"Bigger investors have a ticket-size issue. Amounts of $30-100 million went into companies not because these had numbers to justify, but because investors had to put enough money, in terms of their usual ticket size. Now, before these companies raise more money, they need to get their numbers to catch up…Even those who haven't invested so far are watching what happened to the firms that raised so much capital. A few more bad experiences like the one in the news recently will make it tougher. If the funded companies perform, investors will be back very soon, says Anand Lunia, founder of Indiaquotient, an early-stage venture capital firm.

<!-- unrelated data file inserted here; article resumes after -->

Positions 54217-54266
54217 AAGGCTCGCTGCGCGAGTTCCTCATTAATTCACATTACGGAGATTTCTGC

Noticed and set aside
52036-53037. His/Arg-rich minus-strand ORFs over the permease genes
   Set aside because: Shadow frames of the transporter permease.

Are valuations ahead of times? Of course, say investors. But they add this isn't a bubble, as valuations are backed by underlying fundamentals. "Hedge funds are not stupid. They have figured it. In India (e-commerce), the next five years will be similar to the past seven in China," says Bajaj. "There's a very strong, underlying secular demand, driven by mobile and internet penetration." Currently, India's 3G data mobile base is estimated at 80-90 million. This is likely to touch 500 million in the next four-five years. "That will be larger than the population of most countries and second only to China. This kind of multiplication happens once in a lifetime. This will create several billion-dollar firms," says Bajaj.

Clearly, investors are betting big on this.

RECOMMENDED FOR YOU

E-commerce investors press the pause button

A top executive with a venture capital firm says one of the first indications of the slowdown is the fact that investors are going back on signed term sheets